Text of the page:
Copenhagen is a city awash with cool Scandinavian design, yet the image most often associated with it is of the colourful buildings and tall ships lining the waters of Nyhavn. Fairytale writer Hans Christian Andersen used to live right there at number 20, as well as numbers
18 and 67, where he conjured up The Tinderbox, and The Princess and the Pea.
All of the houses have long since been beautifully renovated, and the port where ships from all over the world once docked is now full of swanky people, great restaurants and jazz rather than sailors and ladies of the night. As well as Nyhavn, Copenhagen is home to the famed family-friendly Tivoli Gardens amusement park, Strøget, the lively and long pedestrianised shopping street, and the unmissable statue of Andersen’s fabled Little Mermaid, which sits right on the edge of the city centre.
Copenhagen also has an extraordinary Jewish past as the community , which is now approximately 2,500, and was given exceptional protection by the Danish government during the Second World War. Certainly reason enough to visit the beautiful great synagogue, which was built in the 1800s, and Taim, the only kosher restaurant, which is at Chabad House.
We stayed at the Andersen Hotel, a family-run business, which manages to combine colourful and trendy design with a warm welcome. This funky hotel is ideally situated in Vesterbro, which is only a couple of minutes walk from Copenhagen Central Station and next to the popular Meatpacking District, a hip neighbourhood with bars, restaurants and boutiques.
The hotel’s reception area is a sea of pink and purple décor with an open fire, which was much appreciated on cold days. The front desk staff also added to the charm of the place, as they were very helpful and gave us a lovely corner room with a fabulous view over the Istedgarde. Every day between 5pm and 6pm is ‘happy hour’ at the Andersen, with guests treated to complimentary red or white wine, which got the hotel guests from around the world to socialise in a way most hotels rarely do.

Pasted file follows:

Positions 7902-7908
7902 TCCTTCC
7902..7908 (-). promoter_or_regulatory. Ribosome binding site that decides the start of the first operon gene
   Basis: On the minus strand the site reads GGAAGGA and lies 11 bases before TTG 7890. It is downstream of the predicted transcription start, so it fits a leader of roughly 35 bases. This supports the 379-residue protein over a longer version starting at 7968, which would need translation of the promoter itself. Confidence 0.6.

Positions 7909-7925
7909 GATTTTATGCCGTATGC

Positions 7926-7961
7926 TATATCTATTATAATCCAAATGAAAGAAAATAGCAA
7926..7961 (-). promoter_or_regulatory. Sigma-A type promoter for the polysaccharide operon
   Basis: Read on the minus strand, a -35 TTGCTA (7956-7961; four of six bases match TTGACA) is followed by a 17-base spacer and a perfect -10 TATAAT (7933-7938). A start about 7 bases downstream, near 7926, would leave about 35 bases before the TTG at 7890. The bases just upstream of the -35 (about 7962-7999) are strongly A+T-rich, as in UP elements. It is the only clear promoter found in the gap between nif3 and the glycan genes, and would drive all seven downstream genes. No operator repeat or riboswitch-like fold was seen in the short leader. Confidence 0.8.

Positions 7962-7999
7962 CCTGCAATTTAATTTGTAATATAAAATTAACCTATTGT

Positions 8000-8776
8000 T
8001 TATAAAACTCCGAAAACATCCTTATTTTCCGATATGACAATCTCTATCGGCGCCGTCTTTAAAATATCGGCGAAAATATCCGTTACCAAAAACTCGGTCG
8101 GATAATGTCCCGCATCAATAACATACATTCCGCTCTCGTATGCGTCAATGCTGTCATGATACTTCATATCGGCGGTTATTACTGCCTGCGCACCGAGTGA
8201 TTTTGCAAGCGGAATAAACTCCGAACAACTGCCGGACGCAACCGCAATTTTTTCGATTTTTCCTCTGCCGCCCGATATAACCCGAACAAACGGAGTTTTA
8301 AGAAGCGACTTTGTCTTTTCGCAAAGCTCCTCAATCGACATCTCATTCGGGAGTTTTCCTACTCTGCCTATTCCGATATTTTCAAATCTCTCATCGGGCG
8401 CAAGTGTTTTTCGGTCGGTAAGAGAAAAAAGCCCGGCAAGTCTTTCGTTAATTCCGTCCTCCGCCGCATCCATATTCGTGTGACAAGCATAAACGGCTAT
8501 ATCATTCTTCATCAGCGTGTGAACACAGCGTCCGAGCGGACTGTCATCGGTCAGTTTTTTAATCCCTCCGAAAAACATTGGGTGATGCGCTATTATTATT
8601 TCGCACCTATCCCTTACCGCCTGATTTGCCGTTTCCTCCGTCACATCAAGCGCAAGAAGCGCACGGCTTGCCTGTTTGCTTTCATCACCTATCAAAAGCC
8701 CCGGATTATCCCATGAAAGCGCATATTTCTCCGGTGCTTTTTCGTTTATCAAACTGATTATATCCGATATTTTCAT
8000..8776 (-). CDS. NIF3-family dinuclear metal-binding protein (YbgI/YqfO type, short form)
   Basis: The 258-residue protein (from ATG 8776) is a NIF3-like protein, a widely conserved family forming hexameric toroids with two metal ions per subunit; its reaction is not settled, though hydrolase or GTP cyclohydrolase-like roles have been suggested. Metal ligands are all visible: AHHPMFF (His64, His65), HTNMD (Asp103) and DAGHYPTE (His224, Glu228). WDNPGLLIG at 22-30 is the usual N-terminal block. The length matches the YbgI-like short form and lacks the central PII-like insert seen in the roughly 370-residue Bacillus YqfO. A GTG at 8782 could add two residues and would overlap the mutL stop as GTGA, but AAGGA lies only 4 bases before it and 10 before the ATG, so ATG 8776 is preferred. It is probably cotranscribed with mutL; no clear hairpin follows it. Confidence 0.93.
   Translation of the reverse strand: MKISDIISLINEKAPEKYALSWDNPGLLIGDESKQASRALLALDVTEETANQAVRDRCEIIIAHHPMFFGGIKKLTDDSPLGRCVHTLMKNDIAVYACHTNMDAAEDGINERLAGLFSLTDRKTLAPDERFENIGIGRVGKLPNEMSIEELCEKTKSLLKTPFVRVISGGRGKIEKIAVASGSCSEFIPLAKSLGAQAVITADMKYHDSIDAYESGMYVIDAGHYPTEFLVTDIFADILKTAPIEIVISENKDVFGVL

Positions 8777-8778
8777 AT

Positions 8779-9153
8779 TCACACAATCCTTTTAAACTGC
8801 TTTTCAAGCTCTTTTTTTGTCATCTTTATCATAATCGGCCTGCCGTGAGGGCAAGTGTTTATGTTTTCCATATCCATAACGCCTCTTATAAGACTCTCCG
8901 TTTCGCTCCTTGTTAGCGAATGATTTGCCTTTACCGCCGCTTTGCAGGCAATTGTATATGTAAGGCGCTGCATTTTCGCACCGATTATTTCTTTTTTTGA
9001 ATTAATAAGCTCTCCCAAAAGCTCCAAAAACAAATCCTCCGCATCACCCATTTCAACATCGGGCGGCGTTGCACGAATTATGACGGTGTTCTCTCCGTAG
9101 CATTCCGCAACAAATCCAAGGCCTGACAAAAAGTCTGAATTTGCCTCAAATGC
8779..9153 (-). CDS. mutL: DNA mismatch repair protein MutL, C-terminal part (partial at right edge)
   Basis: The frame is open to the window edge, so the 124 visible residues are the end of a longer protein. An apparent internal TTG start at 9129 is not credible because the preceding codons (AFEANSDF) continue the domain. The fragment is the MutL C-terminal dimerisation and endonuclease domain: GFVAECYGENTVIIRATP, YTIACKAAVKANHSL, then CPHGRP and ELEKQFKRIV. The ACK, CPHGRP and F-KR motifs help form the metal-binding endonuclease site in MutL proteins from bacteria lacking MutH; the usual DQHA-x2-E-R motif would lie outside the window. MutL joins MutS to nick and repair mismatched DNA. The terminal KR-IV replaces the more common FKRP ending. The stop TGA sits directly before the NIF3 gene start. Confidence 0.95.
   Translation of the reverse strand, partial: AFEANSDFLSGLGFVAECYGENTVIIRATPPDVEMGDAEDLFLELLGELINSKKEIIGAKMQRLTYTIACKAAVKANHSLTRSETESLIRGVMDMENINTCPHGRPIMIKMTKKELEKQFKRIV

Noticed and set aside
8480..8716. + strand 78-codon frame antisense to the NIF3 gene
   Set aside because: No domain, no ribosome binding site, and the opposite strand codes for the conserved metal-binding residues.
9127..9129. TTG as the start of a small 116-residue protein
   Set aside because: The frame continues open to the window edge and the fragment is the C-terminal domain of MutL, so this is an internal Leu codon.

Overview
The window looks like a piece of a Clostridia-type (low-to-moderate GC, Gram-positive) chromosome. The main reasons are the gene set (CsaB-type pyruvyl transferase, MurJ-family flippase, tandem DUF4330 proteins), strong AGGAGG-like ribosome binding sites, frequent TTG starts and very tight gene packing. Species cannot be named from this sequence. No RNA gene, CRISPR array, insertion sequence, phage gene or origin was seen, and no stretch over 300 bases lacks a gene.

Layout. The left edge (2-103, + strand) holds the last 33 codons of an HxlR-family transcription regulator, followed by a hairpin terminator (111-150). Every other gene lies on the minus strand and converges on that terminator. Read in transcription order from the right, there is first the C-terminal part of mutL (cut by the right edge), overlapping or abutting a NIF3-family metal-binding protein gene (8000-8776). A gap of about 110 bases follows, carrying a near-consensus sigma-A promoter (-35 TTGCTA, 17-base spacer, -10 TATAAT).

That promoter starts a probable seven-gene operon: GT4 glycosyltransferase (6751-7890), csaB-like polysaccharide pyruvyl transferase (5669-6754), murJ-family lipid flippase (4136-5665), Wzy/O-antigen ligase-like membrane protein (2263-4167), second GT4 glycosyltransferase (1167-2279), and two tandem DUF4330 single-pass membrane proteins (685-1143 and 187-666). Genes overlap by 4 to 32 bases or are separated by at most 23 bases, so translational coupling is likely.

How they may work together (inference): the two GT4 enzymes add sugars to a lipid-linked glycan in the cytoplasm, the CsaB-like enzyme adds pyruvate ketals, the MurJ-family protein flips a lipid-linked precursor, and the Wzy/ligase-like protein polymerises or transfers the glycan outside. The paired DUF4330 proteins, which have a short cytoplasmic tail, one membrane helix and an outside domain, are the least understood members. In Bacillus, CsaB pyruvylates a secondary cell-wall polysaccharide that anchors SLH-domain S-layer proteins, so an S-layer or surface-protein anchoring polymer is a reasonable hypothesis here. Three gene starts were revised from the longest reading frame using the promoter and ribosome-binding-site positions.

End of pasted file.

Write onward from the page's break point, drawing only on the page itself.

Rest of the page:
One of the great things about Copenhagen is that you can walk to almost everything. Ready to explore the city, we walked from our hotel to City Hall Square, on the way passing the Tivoli Gardens, which come to life in the centre of Copenhagen. More than two dozen rides await you, in addition to live entertainment and more than 30 eateries, which is not to be missed.
Off City Hall Square is the main central shopping area, including Strøget and the super-swish Illum department store, but be sure not to miss the small charming side streets. Nyhaven, as I mentioned is charming, although be prepared to wait your turn as there are many enthusiastic photographers trying to get a perfect shot of the quayside.
Seeing the city from the water can also help you find your bearings before diving into the maze of historic streets on foot, although we decided to rest our legs and take the (or my) most popular type of tour, by boat.
This one-hour tour takes you around the canals and harbour to give you a relaxed view of the city’s best parts. Memorable sights included the Opera House and the ‘Kissing Bridge’, which connects the centre of the Danish capital with more residential neighbourhoods such as Christianshavn.
This tour also gave us our first glimpse of The Little Mermaid statue – and she is surprisingly tiny. We also visited Christiansborg Palace, the seat of Danish Parliament, which is the tallest in Copenhagen at 106 metres, the National Gallery of Denmark and the Botanical Garden, designed for peace and tranquillity.
If you’re looking for fresh food and produce, Torvehallerne in Copenhagen is the place to go.
You will find over 60 stands selling everything from fresh fish and meat to gourmet chocolate and exotic spices, as well as small places where you can have a quick bite to eat.
The unique smørrebrød, (an open faced sandwich), are a huge part of the Danish diet and they come in many different varieties – veggie, fish, pate or meat. We certainly loved smørrebrød.
Uformel means informal in Danish and the restaurant we found ourselves at on Saturday night was, but not when it came to the attention given to the food, wine or service.
We chose to have the four-course menu with excellent wine pairings and the very best fresh ingredients. Tartare of Danish beef with black pepper and tomatoes being one of many highlights, though it was the Danish apples with praline of hazelnuts I will remember.
Uformel is one of the new Nordic cuisine restaurants along with the renowned creations of chef René Redzepi at Noma. We may have to save up for a dinner at Noma or just stick with a smørrebrød next time.
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